All good things must come to an end. That applies to books, of course, and to the Flip the Script series itself. Last month I suggested you Start Anywhere and — fittingly, for the series’ ultimate entry — we’ll cover the last bit of non-rule-based advice: End Anywhere.
As with any part of a book, there are “rules” that you’ll hear about how things should end. Endings are important, and difficult, since they’re the last thing that lingers in the reader’s mind. A great ending can save a saggy middle, but an ending that’s abrupt or ill-thought-out can ruin all the goodwill built painstakingly page after page by an otherwise good book.
Of all the rules and guidelines and old-chestnut-fallbacks on the topic of endings, here are the three pieces of advice I would advise you to reject:
Readers require happy endings. Outside of straight-up category romance, no genre demands a Happily Ever After (HEA). If your characters have struggled mightily, and darkness has been present throughout the book, the tacked-on HEA will feel just that — tacked-on. Rather than trying to deliver a cheerful solution that will reward your characters for the struggles they’ve endured along the way, you need to find the ending that matches the story. Maybe it’s happy, maybe it’s not. Hopefully it’s not Game Of Thrones-level depressing with heads getting hacked off and whatnot, but if you’re writing the kind of book where heads get hacked off, so be it. Don’t think of it as happy or sad. Think of it as an ending that fits.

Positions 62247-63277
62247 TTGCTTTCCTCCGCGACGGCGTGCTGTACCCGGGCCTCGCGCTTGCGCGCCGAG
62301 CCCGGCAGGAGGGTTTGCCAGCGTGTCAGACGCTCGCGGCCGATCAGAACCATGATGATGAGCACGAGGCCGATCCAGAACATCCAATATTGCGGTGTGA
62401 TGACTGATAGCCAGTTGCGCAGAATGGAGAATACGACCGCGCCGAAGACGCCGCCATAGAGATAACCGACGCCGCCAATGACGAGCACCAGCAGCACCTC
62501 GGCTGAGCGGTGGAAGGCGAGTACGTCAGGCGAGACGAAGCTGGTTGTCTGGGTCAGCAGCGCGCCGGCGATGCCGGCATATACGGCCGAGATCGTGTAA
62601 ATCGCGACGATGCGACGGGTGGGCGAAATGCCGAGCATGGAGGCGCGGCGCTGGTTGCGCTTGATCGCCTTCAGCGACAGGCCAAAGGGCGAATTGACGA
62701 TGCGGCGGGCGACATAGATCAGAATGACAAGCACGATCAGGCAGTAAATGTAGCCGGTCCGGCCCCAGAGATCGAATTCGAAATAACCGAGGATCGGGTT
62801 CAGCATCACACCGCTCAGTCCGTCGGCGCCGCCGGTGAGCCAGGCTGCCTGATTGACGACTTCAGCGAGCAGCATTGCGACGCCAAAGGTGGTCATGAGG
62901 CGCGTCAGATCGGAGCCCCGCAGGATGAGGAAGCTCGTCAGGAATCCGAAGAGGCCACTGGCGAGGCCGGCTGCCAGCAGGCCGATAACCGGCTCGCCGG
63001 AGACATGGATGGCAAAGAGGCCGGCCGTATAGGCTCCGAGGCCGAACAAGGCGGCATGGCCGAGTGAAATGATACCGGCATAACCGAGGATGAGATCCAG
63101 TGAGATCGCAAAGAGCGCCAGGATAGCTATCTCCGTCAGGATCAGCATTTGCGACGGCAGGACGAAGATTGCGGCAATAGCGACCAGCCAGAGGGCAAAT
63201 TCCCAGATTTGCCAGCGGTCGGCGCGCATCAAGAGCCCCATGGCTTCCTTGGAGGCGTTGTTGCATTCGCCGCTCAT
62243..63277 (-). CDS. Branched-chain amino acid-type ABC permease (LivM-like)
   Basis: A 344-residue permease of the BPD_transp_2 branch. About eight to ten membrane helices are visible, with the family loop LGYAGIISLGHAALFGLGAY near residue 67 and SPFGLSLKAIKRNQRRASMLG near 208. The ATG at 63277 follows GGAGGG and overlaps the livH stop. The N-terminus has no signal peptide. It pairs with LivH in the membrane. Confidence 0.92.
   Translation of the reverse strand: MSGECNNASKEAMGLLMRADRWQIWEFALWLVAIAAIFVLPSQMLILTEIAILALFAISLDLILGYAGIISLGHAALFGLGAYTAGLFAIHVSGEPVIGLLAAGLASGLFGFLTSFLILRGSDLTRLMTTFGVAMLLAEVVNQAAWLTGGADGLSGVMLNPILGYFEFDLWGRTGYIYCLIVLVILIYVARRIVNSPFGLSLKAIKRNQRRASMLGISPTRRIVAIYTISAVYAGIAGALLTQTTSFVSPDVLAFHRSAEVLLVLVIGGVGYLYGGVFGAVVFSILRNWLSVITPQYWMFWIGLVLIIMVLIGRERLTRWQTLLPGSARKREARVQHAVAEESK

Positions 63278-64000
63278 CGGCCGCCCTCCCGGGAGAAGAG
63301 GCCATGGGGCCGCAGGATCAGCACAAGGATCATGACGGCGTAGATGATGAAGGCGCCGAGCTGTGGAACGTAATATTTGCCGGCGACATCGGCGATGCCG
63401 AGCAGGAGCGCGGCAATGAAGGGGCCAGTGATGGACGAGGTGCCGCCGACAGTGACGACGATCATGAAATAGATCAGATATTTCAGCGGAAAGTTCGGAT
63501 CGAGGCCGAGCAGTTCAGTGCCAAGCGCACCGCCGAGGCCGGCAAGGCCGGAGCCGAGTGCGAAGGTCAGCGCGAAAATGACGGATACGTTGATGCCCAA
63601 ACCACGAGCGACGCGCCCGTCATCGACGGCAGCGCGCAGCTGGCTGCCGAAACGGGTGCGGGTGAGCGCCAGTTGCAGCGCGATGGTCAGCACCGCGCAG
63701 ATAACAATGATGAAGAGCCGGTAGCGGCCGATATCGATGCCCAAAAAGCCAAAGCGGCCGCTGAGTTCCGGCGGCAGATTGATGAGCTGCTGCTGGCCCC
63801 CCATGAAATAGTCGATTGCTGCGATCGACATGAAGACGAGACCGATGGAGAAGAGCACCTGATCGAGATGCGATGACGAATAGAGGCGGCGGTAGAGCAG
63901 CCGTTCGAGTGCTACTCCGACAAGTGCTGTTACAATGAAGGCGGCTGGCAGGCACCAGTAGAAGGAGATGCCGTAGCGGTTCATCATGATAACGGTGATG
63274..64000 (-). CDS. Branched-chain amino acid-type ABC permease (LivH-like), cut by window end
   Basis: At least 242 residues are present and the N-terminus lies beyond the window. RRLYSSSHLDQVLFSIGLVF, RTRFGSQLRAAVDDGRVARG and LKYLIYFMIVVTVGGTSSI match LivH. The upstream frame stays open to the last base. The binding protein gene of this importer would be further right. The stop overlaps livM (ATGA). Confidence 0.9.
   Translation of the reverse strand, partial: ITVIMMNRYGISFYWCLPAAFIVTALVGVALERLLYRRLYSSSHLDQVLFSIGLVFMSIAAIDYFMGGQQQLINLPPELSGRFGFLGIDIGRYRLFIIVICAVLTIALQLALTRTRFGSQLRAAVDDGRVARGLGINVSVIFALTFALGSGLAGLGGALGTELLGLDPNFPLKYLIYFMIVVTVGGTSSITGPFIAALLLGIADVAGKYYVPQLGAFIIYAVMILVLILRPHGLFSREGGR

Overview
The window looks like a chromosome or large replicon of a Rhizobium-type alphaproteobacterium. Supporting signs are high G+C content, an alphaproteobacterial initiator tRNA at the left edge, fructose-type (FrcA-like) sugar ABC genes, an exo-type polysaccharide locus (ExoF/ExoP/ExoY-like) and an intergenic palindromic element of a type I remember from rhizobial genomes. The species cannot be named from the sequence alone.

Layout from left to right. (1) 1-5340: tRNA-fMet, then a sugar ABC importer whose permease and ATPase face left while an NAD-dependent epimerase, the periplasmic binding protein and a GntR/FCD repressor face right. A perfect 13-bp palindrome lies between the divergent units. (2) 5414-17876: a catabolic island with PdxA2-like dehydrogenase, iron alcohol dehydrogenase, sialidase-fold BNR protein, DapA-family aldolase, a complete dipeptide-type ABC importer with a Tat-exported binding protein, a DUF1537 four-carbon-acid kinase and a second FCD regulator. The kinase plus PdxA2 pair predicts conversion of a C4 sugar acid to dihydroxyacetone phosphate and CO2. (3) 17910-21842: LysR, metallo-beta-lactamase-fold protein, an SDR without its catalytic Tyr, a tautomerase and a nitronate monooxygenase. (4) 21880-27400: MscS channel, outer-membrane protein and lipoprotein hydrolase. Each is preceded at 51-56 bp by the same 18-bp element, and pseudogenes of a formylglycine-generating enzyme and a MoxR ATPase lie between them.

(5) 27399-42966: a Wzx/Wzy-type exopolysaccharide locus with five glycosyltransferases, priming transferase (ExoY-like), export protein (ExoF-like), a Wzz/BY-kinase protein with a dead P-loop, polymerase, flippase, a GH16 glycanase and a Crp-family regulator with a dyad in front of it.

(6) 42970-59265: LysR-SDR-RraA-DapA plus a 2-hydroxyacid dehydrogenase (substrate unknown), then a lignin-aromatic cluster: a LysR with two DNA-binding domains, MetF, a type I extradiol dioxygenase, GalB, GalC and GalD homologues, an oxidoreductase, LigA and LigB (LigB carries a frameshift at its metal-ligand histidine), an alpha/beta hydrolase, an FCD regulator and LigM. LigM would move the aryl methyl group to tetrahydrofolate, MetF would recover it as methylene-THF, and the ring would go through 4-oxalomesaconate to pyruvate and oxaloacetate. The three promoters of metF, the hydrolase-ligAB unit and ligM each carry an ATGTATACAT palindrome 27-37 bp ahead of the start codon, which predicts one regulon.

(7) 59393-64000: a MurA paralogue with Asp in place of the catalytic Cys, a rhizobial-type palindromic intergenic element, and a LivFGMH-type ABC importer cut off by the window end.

End with something they didn’t see coming. This applies more to mystery and thriller writing, but the chestnut is that you don’t want your reader to have figured out the ending ahead of time. Don’t let them guess the murderer is another way to say it. But this rule is dangerous — the surprise solution that comes truly out of left field can leave readers feeling not just surprised, but deceived. The perfect achievement, instead, is to deliver a murderer (or solution to whatever question has loomed over the whole book) that is hard to guess on a first read, but crystal-clear on a second. In other words, readers who know the answer will go back and see that the clues were there all along. Now, “perfect achievement” is a pretty high bar, but in short, signaling a bit too much is a better sin than not laying the groundwork at all.
Tie up all your loose ends. Sure, if you’ve been dropping hints and sprouting subplots for the first half of the book, readers have a reasonable expectation that most of them will start wrapping up somewhere after the halfway mark. If your plot raises questions, at some point you have to lay down some answers. But a slavish adherence to this rule can result in a rushed, overstuffed ending. Your last 50 pages can’t be crammed with every single thing that happens to every single character who was mentioned along the way. If you use a checklist, it’ll read like a checklist. Resolve your main action first. Everything else is gravy.
Hmm… too abrupt?
(image from Flickr via ncanup)